Market and Demand:

China's total tele-density (combined fixed and mobile subscribers per hundred inhabitants) in 2004 reached 42% and what is extraordinary is the speed of growth. By the end of 1995 China had a total of 44.3 million telephone subscribers (40.7 million fixed, 3.6 million mobile), but by 2004, the Chinese market had grown more than tenfold to over 530 million subscribers. During 2003 year alone, 111 million new telephone lines were installed in China with an average of over 200 lines a minute. The wireless penetration in China is higher than the wire line penetration

Chinese Telecommunication Market

Tele-density in India also has been growing. From a meagre 2.8% in 1999- 2000, the percentage of the population owning a telephone grew by an average of 80 basis points each year to touch 5.1% in 2002-2003. The trend continued in 2003- 04, with tele-density jumping by 200 basis points to 7.1 %. In unit terms, this increase means that the subscriber base for telecom services grew from 28.4 mn in 1999-2000 to 76 mn in 2003-2004, an annual increase of 28 %. In similarity to the Chinese market, the wireless penetration equaled that of wire line in 2004 and is expected to grow further.

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In terms of absolute numbers there exists a huge difference between India and China. The difference in the subscriber base is due to various factors.

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  • The addressable market in China is larger than that of India on account of higher per capita income. China also has a higher proportion of people in the working age group of 15-64.
  • Secondly, another difference between India and China is the dispersion of the addressable market, which affects the cost of service operations. The addressable market for mobile services is highly dispersed in India than in China. This implies higher capital expenditure for Indian operators to cover the same number of people than the Chinese companies. As per the Cellular Operators Association of India , compared to the Indian Mobile operator, a Chinese operator has to roll out services in half of the number of cities to access the same urban population.

It should also be noted that mobile services in India were started 7 years later than China, and hence the penetration of the addressable market (which is largely also a function of coverage achieved by the operators) in India is behind China. However, if the 7 years lead time is discounted and comparison is drawn on wireless subscribers base, then in the 8th year of operations, India has 4.5 times the subscribers as that of China.

The mobile subscriber base in India is expected to reach 170 mn by 2008-2009, representing about 50% penetration of the addressable market. During the same period the market in China is expected to reach 563 mn, representing 78% of the addressable market.

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In spite of the late start in India, mobile phones crossed landlines in October 2004, 4 years after Philippines, 3 years after Thailand & 2 years after China.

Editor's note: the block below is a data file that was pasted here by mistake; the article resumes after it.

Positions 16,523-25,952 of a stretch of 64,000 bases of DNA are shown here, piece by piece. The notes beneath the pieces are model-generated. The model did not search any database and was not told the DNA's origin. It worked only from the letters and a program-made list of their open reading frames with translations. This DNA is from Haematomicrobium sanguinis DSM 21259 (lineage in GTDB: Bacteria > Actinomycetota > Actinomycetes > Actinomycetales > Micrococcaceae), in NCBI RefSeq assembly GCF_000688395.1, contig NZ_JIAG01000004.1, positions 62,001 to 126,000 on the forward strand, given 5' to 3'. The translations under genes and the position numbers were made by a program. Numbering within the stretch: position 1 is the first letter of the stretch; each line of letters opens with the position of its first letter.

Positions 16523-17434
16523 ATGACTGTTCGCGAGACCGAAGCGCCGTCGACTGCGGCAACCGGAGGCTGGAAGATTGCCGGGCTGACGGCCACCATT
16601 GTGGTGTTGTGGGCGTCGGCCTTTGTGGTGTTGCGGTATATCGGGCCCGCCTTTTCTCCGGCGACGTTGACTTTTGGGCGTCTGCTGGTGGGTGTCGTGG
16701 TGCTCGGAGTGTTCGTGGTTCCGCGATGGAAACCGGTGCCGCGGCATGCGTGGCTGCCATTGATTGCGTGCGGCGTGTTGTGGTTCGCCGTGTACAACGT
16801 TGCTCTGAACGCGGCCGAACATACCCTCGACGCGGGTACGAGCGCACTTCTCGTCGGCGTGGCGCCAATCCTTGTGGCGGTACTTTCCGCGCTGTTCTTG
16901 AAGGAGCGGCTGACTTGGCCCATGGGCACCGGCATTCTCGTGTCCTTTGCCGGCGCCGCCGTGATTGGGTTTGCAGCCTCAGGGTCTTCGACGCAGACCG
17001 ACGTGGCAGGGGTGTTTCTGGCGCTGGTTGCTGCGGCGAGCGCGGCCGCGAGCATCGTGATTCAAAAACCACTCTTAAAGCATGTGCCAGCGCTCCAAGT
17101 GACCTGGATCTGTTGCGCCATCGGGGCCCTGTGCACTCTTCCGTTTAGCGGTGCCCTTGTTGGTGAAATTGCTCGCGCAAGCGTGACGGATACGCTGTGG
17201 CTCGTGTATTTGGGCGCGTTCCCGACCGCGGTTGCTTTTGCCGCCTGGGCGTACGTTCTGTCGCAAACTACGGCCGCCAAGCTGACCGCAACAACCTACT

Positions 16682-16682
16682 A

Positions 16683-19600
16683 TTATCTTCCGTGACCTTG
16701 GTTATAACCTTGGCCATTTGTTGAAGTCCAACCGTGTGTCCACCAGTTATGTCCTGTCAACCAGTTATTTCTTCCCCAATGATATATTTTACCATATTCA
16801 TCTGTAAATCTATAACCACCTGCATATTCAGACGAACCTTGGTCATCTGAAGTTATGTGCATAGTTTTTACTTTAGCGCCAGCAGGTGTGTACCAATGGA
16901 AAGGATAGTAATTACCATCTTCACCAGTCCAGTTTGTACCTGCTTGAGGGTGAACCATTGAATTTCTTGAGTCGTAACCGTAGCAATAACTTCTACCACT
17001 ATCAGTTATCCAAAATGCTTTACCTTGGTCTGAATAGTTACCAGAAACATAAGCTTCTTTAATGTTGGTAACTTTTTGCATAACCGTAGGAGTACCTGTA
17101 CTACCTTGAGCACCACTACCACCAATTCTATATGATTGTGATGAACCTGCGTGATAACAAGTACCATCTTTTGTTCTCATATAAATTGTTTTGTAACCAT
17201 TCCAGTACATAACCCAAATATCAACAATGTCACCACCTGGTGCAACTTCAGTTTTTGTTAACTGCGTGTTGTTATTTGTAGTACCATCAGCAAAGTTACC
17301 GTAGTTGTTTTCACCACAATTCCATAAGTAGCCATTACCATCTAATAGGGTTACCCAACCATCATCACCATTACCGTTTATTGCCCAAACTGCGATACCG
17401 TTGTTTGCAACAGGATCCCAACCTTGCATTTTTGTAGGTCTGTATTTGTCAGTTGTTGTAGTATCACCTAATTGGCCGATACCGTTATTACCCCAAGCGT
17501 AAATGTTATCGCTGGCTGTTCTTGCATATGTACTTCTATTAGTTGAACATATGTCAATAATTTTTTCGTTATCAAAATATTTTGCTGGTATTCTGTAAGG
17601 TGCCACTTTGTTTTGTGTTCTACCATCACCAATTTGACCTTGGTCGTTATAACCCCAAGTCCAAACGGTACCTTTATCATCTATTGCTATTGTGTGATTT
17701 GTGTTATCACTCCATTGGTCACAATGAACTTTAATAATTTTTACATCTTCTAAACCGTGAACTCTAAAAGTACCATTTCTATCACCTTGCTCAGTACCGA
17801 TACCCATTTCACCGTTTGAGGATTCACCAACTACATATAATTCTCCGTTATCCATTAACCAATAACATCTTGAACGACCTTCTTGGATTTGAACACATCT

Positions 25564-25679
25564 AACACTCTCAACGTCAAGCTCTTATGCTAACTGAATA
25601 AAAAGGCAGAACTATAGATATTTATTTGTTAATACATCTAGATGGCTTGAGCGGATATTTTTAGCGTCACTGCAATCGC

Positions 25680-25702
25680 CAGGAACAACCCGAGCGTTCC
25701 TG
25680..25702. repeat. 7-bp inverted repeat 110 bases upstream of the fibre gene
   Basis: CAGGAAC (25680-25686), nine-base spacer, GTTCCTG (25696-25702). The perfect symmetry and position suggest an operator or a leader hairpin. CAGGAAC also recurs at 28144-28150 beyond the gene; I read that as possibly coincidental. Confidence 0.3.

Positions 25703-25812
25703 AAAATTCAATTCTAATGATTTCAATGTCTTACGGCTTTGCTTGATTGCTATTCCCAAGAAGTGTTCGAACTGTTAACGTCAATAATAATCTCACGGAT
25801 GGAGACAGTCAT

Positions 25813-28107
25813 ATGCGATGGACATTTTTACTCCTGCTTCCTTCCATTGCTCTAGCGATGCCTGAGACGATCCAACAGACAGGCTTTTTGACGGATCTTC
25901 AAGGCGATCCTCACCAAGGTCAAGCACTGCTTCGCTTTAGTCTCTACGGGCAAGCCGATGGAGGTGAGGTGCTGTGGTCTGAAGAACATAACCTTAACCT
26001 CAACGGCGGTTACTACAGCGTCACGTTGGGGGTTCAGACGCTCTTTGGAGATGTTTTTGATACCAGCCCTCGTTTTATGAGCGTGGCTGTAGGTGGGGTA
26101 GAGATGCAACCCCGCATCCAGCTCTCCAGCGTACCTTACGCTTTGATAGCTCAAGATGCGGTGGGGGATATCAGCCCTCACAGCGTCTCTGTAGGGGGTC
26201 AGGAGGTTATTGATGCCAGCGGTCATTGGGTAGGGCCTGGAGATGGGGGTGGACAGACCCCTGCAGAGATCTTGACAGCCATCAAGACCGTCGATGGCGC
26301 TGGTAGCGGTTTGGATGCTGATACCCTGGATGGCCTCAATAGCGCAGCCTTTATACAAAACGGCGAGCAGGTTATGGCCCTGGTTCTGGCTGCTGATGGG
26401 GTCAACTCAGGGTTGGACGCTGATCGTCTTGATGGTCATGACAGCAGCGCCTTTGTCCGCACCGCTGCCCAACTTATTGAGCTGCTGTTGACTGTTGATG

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Due to intense competition, Indian operators face the challenge of higher prepaid subscribers (resulting in lower revenue and lower blended ARPUs) and higher monthly churn (7% in India as against 1% in China). However, operating costs/per subscriber/per month being comparable, Indian operators are faced with the challenge of managing the ratio of discretionary expense / revenue in order to maintain a healthy EBITDA margin.

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Road Ahead

China's entry into WTO will lead to opportunities for international investors. However International telecom players and investors entering the Chinese market should keep their eyes open to the potential pitfalls as well. With China Unicom and China Mobile still dominating the industry and many Chinese companies taking advantage of early opportunities in this market, foreign operators have the option either to invest in existing Chinese companies, or to partner with new entrants. Either way, they will retain only a minority shareholding. Moreover, the regulatory situation is still evolving and there is some uncertainty over how effectively legislation will be enforced. New foreign entrants will face a risk, as by the time liberalization comes into effect, they would have lost the opportunity to exploit early mover advantage. Although international players cannot ignore the opportunity and can reap considerable benefits from the Chinese telecom market, it is Chinese companies who are best positioned to take advantage of the opportunities.

In India, a liberalized economy, privatized sector, repatriation of funds, independent powerful judiciary and regulatory system and transparent fiscal system is attracting not only private equity from global telecom players, but also public equity and retail investors. With the government hiking the FDI cap in the telecom sector, a wave of M&As and public listing is likely to be seen in the near future. All the major private operators would be able to bring in foreign investments and strike better deals with global telecom firms looking to enter India. The inflow of funds would not be limited to telecom giants with pan-India presence, but smaller companies will benefit too. Many of the deals that had earlier been put on hold could now be revived, as new players with deep pockets are likely to enter the arena. Telecommunications in India has been one of the biggest success stories in the post reform period. One can certainly make a buy-call in this burgeoning market.